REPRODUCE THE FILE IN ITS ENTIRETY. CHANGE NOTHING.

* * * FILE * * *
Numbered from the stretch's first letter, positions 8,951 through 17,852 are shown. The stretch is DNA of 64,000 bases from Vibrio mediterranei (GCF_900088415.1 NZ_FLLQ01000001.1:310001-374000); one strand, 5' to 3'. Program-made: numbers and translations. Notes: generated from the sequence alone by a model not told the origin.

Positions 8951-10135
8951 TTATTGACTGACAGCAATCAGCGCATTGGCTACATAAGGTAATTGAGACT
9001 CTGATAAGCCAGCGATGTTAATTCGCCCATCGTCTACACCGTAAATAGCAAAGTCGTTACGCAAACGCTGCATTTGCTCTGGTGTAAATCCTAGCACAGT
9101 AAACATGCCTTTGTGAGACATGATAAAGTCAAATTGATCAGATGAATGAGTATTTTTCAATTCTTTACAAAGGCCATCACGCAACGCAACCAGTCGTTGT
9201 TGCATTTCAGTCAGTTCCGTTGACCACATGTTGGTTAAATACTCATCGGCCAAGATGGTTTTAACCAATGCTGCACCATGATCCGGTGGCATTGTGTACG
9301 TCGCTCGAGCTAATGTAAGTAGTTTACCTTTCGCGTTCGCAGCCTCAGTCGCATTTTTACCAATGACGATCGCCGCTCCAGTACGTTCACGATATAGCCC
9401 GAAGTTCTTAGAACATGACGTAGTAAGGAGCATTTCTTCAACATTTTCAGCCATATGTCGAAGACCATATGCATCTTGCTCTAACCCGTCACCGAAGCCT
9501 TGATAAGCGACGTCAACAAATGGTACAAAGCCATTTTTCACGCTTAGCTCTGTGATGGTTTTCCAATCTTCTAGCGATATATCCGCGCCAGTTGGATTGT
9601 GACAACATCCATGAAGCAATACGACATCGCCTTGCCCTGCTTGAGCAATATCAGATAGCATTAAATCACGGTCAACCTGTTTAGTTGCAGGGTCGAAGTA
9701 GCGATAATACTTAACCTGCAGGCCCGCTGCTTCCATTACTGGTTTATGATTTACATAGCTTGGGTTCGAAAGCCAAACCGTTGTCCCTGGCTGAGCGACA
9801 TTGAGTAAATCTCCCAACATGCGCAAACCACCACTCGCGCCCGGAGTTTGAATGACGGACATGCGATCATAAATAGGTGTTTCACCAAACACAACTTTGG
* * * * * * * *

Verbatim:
Numbered from the stretch's first letter, positions 8,951 through 17,852 are shown. The stretch is DNA of 64,000 bases from Vibrio mediterranei (GCF_900088415.1 NZ_FLLQ01000001.1:310001-374000); one strand, 5' to 3'. Program-made: numbers and translations. Notes: generated from the sequence alone by a model not told the origin.

Positions 8951-10135
8951 TTATTGACTGACAGCAATCAGCGCATTGGCTACATAAGGTAATTGAGACT
9001 CTGATAAGCCAGCGATGTTAATTCGCCCATCGTCTACACCGTAAATAGCAAAGTCGTTACGCAAACGCTGCATTTGCTCTGGTGTAAATCCTAGCACAGT
9101 AAACATGCCTTTGTGAGACATGATAAAGTCAAATTGATCAGATGAATGAGTATTTTTCAATTCTTTACAAAGGCCATCACGCAACGCAACCAGTCGTTGT
9201 TGCATTTCAGTCAGTTCCGTTGACCACATGTTGGTTAAATACTCATCGGCCAAGATGGTTTTAACCAATGCTGCACCATGATCCGGTGGCATTGTGTACG
9301 TCGCTCGAGCTAATGTAAGTAGTTTACCTTTCGCGTTCGCAGCCTCAGTCGCATTTTTACCAATGACGATCGCCGCTCCAGTACGTTCACGATATAGCCC
9401 GAAGTTCTTAGAACATGACGTAGTAAGGAGCATTTCTTCAACATTTTCAGCCATATGTCGAAGACCATATGCATCTTGCTCTAACCCGTCACCGAAGCCT
9501 TGATAAGCGACGTCAACAAATGGTACAAAGCCATTTTTCACGCTTAGCTCTGTGATGGTTTTCCAATCTTCTAGCGATATATCCGCGCCAGTTGGATTGT
9601 GACAACATCCATGAAGCAATACGACATCGCCTTGCCCTGCTTGAGCAATATCAGATAGCATTAAATCACGGTCAACCTGTTTAGTTGCAGGGTCGAAGTA
9701 GCGATAATACTTAACCTGCAGGCCCGCTGCTTCCATTACTGGTTTATGATTTACATAGCTTGGGTTCGAAAGCCAAACCGTTGTCCCTGGCTGAGCGACA
9801 TTGAGTAAATCTCCCAACATGCGCAAACCACCACTCGCGCCCGGAGTTTGAATGACGGACATGCGATCATAAATAGGTGTTTCACCAAACACAACTTTGG